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Supreme Court rejects Trump plea to enforce asylum ban
Court Watch | 2018/12/24 04:19

A divided Supreme Court won’t let the Trump administration begin enforcing a ban on asylum for any immigrants who illegally cross the U.S.-Mexico border. Chief Justice John Roberts joined his four more liberal colleagues Friday in ruling against the administration in the very case in which President Donald Trump had derided the “Obama judge” who first blocked the asylum policy.

New Justice Brett Kavanaugh and three other conservative justices sided with the administration. There were no opinions explaining either side’s votes.

The court’s order leaves in place lower court rulings that blocked Trump’s proclamation in November automatically denying asylum to people who enter the country from Mexico without going through official border crossings.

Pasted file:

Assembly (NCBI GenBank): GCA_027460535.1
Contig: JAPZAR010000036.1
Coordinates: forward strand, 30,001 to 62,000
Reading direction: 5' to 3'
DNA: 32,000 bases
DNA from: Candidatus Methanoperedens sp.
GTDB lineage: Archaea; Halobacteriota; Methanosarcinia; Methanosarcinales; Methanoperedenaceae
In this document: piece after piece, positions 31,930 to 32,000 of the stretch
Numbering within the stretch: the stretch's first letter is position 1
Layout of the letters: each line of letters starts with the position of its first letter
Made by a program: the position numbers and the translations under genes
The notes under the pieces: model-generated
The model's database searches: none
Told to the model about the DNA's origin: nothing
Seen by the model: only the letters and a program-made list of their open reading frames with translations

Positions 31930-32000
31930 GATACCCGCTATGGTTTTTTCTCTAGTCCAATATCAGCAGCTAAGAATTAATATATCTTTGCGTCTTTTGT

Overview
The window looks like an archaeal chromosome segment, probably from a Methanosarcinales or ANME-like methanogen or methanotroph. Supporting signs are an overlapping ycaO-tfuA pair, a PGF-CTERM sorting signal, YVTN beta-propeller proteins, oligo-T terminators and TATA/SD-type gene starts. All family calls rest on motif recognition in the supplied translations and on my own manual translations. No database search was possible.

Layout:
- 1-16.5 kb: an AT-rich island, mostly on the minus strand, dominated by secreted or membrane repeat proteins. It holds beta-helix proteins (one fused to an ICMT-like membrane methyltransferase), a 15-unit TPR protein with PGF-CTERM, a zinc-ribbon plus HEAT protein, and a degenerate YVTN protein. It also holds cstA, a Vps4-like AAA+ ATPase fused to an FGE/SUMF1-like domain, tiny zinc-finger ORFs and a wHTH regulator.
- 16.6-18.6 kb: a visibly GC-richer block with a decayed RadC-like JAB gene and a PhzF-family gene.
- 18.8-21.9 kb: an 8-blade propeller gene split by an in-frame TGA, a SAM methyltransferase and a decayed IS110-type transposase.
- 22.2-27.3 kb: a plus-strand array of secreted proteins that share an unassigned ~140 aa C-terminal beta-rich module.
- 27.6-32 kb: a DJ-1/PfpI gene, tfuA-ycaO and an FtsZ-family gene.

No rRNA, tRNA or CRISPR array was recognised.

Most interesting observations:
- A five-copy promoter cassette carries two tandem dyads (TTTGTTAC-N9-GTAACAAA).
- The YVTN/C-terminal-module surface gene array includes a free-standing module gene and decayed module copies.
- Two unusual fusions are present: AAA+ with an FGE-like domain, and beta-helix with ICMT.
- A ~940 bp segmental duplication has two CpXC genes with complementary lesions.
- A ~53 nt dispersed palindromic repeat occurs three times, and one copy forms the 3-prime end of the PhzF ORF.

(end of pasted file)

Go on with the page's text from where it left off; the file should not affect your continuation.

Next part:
Trump said he was acting in response to caravans of migrants making their way to the border. The administration had also complained that the nationwide order preventing the policy from taking effect was too broad. But the court also rejected the administration’s suggestion for narrowing it.

Lee Gelernt, an American Civil Liberties Union leading the court challenge, said the high court’s decision “will save lives and keep vulnerable families and children from persecution. We are pleased the court refused to allow the administration to short-circuit the usual appellate process.”

The high court action followed a ruling Wednesday by U.S. District Judge Jon Tigar that kept the ban on hold pending the outcome of a lawsuit challenging it. The case could take months to resolve.



Supreme Court rejects Trump plea to enforce asylum ban
Court Watch | 2018/12/24 04:19